Outlaw Charter Schools: Can A Charter School Not Be A Charter School?

The Online Merriam-Webster Dictionary defines “outlaw” as: to remove from legal jurisdiction or enforcement to deprive of the benefit and protection of law a lawless person or a fugitive from the law an animal (such as a horse) that is wild and unmanageable Over the years much has been written about the chronic absence of […]

The post Outlaw Charter Schools: Can A Charter School Not Be A Charter School? first appeared on Dissident Voice.

The Online Merriam-Webster Dictionary defines “outlaw” as:

  • to remove from legal jurisdiction or enforcement
  • to deprive of the benefit and protection of law
  • a lawless person or a fugitive from the law
  • an animal (such as a horse) that is wild and unmanageable

Over the years much has been written about the chronic absence of accountability, oversight, transparency, rules, and regulations for charter schools. The record shows that these deunionized, deregulated, outsourced, oversold schools run by unelected private persons on the basis of “free market” ideology routinely operate with impunity. The failure rate of these segregated schools is staggering.

Many have wondered for decades why, in practice, charter schools do not uphold even weak rules and laws here and there. Why do they evade or superficially uphold many federal laws that are supposed to apply to them? Why are accountability and transparency so hard to come by in the crisis-prone charter school sector? After 31 years, how are charter school operators frequently able to dodge many basic standards and requirements of modern life, institutions, and organizations? How can charter schools be so anarchic and unmanageable decades after they first appeared?

Given this long-standing chaos, it is no surprise that charter schools, which barely make up seven percent of all schools in the country, are constantly mired in scandal, corruption, and fraud. Indeed, an arrest of a charter school employee is made nearly every week in the charter school sector. The news is regularly filled with sensational announcements of different crimes committed by charter school owners, operators, and employees.

Charter schools also regularly exclude different types of students and have fewer nurses than public schools. Many do not even require teachers to be certified or licensed to teach. In addition, teachers in public schools are generally paid more and tend to have better retirement plans than charter school teachers. Not surprisingly, the teacher turnover rate in charter schools is very high. So is the student and principal turnover rate. None of this helps continuity, stability, and collegiality.

On top of this, extensive information about widespread poor academic performance in cyber charter schools and brick-and-mortar charter schools is now available in many places. Poor academic performance is one of several reasons charter schools close every week, leaving many minority families feeling violated. Financial malfeasance and mismanagement are the two other most common reasons charter schools close regularly.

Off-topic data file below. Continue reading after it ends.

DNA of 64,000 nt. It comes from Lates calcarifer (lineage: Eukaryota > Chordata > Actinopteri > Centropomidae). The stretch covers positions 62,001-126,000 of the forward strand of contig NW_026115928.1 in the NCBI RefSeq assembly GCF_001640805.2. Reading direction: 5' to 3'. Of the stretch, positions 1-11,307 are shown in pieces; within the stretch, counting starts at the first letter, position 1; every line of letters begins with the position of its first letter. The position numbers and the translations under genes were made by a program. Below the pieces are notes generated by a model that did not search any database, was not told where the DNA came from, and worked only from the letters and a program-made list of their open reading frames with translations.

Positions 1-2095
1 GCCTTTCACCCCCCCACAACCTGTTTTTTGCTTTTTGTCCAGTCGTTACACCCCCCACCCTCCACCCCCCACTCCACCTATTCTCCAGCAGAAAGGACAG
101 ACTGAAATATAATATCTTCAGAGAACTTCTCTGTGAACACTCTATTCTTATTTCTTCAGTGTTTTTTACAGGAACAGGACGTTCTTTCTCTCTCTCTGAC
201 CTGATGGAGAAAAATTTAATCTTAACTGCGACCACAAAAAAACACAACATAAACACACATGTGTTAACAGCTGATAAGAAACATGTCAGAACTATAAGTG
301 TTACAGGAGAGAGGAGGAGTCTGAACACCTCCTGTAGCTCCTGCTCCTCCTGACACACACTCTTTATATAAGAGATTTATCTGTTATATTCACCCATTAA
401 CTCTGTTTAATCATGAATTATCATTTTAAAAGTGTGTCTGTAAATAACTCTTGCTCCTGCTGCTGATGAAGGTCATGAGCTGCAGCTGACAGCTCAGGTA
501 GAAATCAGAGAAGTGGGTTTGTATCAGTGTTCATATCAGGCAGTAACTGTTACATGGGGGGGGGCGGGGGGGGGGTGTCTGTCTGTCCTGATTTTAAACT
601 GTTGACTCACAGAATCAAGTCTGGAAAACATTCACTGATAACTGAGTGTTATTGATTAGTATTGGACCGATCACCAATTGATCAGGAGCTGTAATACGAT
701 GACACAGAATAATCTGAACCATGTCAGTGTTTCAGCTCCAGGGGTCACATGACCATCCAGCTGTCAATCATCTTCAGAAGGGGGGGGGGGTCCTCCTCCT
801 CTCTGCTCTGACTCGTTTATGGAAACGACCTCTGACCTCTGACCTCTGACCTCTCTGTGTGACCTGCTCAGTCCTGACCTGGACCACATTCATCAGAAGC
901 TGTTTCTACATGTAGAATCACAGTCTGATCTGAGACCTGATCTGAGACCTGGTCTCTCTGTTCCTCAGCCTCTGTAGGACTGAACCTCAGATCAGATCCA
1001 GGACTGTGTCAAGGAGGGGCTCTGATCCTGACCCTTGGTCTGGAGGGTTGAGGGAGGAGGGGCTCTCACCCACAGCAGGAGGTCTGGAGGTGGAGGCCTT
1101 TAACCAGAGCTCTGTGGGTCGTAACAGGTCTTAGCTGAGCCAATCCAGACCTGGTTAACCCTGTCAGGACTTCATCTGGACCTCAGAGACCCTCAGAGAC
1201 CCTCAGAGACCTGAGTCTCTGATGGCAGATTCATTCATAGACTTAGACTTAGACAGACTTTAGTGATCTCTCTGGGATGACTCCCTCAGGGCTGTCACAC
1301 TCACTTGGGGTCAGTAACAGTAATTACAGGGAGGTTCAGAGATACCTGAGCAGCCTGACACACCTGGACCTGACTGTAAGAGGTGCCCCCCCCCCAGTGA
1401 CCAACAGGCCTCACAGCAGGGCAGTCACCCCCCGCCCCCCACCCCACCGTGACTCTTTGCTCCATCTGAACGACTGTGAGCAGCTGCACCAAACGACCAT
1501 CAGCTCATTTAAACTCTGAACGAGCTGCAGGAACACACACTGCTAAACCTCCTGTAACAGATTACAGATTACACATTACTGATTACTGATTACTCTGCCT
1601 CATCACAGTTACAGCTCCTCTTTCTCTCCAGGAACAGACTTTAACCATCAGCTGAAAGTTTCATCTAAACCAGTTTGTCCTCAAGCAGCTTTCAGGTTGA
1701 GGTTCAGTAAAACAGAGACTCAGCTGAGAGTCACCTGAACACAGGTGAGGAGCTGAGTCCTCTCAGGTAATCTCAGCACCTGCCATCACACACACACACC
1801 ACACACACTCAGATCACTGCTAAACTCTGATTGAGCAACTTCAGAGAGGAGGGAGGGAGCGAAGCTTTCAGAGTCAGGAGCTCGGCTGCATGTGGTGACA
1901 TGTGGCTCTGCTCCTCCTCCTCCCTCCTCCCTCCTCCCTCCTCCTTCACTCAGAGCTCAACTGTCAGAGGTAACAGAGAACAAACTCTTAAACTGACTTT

The main reason why charter schools are such anarchic and unmanageable schools is that they are set up under the law to be that way. The nation’s 7,500 charter schools are deregulated schools by design. They are purposely exempt from most public laws, rules, regulations, and standards upheld by public schools.

Charter schools are “free market” schools and do not operate like public schools. This is why they differ from public schools in legal, philosophical, and organizational ways. It is why, unlike public schools, charter schools treat parents and students as customers and consumers, not citizens and humans with definite rights. This “autonomy” and entire set-up are deliberate and intentional. This rules-free arrangement is not a fluke, some annoying oversight, or a silly mistake. This “autonomy” is the “independence” that these “innovative” schools run by unelected private persons need in order to “do as they please” under the banner of high ideals.

To be clear, the absence of meaningful supervision, regulation, and accountability is a built-in feature of charter schools, a salient feature of charter schools, not a bug or mishap. It is intrinsic to the charter school model and not the result of shaky thinking, poor implementation, or “unintentional outcomes.” Contrary to what charter school advocates like to claim, accountability and transparency are not at the core of charter schools. Clarity and conviction on this issue are critical.

Charter schools are not set up to be regulated, accountable, transparent, and stable in the sense of what people normally understand these terms to mean.

“Free market” accountability is not really accountability. Chaos, anarchy, and violence are the main features of the “free market.” The fact is that there can be no justice in a fend-for-yourself dog-eat-dog world. Survival-of-the-fittest is brutal and guarantees winners and losers. Equilibrium, stability, and security are rare in an economic set-up based on competition and profit maximization. Every day, we hear financial pundits use terms like “uncertainty,” “volatility,” and “instability” to correctly describe the “free market.” Conditions are so chaotic and anarchic in the “free market” that one of the most common refrains made by such pundits is, “well, of course, at the end of the day you can’t really predict what the markets will do; anything can happen.” This is true, but is it any way for modern humans to live today? Why should anyone live in a state of constant insecurity, instability, chaos, and anxiety centuries after the scientific and technical revolution made it possible to easily meet the needs of all several times over? This includes providing a free world-class public education under public control—free of narrow private interests—to everyone.

Trying to regulate or oversee something that is by design not really meant to have meaningful supervision and regulation would mean radically changing the laws and practices surrounding charter schools. It would mean doing the opposite of what we have today. It would entail making charter schools something they are not.

But can a charter school not be a charter school?

Can a charter school suddenly stop being privatized and become public like a public school? Can it become its opposite? Can it stop being a performance-based contract school? Can a charter school even be called a charter school if it acquires all the features of a public school? Can it become a state actor like a regular public school? Can it be governed by elected officials and have the power to levy taxes like public schools? Can charter schools be audited as normally, frequently, and effortlessly as public schools? Can charter schools allow teachers in their schools to be unionized even though about 90% are currently not unionized? Can charter schools stop treating teachers as “at-will” employees? Can a charter school become an entity that affirms the civil rights and other rights of students in practice? Can neoliberal governments eradicate the powerful private interests that own, operate, and promote charter schools? Can capital-centered governments end the commodification of education? Do the rich have any incentive to terminate unaccountable and unmanageable schools run by unelected private persons? Can the rich abandon the profit motive?